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Software Engineering

A Guide to Common Programming Language Types

Paul Larkin - December 29, 2020


The primary computer programming concept is simple enough: enter lines of particular words and characters into a document, and have a computer program read and execute the commands enclosed within the document. Sounds easy enough, right? There’s a lot more to programming languages than just the general “tell a computer to do something” aspect. Programming languages vary wildly by type, and which language type you select depends mainly on what you’re aiming to have the program accomplish. Knowing which programming language types to use can make or break your software and either cause or save you untold hours of drudgery, so it’s essential to understand how to tell one programming language type from another.

In this guide, we go over some of the common programming language types and identify the most commonly used languages for each type. We show you which languages to use when you want to engage in low-level machine-language communication with your equipment, which languages work best for expressing complex mathematical calculations, and which languages are designed for and do well in business environments. Our guide takes you on a journey through the most used and beloved languages, and will help you find the perfect code for your needs. Away we go!

Yeehaw!

Low-Level and Algorithmic Languages

In the early days of programming, programmers didn’t have fancy coding languages that used full words or human-readable expressions. Early developers had to get down on the machine’s level, or close to it anyway, to hold a conversation. This “machine language” varies from machine to machine and consists of binary strings (series of ones and zeros), and can be combined in almost infinite variations. Machine language can’t be easily translated into human-readable text. Assembly languages are low-level languages that exist one rung above machine language; an assembly language allows coders to create shorthand names for memory blocks, thus speeding up the development process.

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After a while, programmers began to use high-level languages to write their code. High-level languages have the advantage of being more easily grasped by our flabby human brains than low-level binary codes are. The first high-level languages to emerge were algorithmic languages like ALGOL, LISP, FORTRAN, and C, and were designed to handle complex equations. Because programs written in a high-level language work across multiple systems, algorithmic and other high-level languages quickly caught on and became popular.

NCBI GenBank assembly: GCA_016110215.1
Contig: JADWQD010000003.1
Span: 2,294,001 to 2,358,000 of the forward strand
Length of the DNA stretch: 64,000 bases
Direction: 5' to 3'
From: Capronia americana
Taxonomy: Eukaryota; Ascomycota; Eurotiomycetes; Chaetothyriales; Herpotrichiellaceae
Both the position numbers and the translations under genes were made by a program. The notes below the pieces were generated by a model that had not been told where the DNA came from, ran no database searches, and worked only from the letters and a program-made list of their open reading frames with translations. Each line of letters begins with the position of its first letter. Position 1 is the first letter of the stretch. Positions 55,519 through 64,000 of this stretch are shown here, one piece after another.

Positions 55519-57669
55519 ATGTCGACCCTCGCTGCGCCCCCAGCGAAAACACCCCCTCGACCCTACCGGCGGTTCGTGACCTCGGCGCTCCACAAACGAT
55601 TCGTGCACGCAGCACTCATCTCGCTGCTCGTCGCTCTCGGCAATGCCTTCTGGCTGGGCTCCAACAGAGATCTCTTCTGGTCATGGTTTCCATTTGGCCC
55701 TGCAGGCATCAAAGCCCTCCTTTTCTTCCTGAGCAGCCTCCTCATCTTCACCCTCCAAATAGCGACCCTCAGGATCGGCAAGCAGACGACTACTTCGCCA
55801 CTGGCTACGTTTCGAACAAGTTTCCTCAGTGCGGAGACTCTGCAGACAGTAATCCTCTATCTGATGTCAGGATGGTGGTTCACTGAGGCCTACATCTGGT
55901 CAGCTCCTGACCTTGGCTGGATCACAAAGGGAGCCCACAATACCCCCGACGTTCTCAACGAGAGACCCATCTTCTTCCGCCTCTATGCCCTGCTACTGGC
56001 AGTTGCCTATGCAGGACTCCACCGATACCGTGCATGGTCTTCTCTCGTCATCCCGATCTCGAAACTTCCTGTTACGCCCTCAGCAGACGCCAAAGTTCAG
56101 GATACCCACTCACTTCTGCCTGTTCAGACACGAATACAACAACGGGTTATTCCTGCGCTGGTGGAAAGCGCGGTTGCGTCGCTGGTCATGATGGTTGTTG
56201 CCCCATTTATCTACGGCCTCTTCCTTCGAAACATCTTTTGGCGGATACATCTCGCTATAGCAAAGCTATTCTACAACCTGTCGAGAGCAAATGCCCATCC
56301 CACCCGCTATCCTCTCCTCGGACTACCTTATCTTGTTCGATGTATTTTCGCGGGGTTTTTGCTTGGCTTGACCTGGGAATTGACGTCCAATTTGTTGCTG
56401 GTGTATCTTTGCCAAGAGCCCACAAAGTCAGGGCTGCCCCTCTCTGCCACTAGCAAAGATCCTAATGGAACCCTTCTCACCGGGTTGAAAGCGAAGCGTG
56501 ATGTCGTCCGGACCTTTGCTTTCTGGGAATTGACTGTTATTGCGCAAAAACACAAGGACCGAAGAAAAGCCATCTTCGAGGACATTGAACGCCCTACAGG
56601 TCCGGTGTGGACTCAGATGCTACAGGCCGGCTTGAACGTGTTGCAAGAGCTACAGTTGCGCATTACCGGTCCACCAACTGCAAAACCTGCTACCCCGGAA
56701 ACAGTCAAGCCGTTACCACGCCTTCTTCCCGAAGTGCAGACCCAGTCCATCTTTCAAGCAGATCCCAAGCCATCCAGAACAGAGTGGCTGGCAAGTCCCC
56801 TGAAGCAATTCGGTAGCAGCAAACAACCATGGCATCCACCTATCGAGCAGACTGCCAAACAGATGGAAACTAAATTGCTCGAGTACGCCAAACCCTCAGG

Business-Oriented and Education-Oriented Languages

Considering the way that computers exploded onto the business scene last century and soon became irreplaceable components of many industries, it should be no surprise that businesses have their own programming languages. Some of the oldest high-level languages, including COBOL (which was developed in 1959! Buddy Holly, Elvis, and COBOL!), were designed for businesses and still get some use, and newer business-oriented languages, such as SQL, are essential links in the global business chain and are responsible for much of the modern world’s data storage and retrieval process.

Education-oriented languages stand In contrast to business-oriented languages. These languages originated in institutions and were designed to teach, and were also used in software development. Many popular languages got their starts as education-oriented languages, like BASIC, Logo, Hypertalk, and Pascal. These are excellent first languages for the budding developer and will teach you to think like a programmer as well as write like one.

They’re a great way to get your classroom code on.

There are lots of programming language types out there, so it’s a good idea to know which types are best for what goals. With a bit of knowledge and help from our guide, you’ll know which language will make your website sparkle and which will make your equations shine. A good programmer has an arsenal of language types at their disposal for use on any occasion, so what are you waiting for? Get to programming, pal!

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Paul Larkin

About the author: Paul Larkin has years of experience in the tech industry and writes about cybersecurity and future of work.

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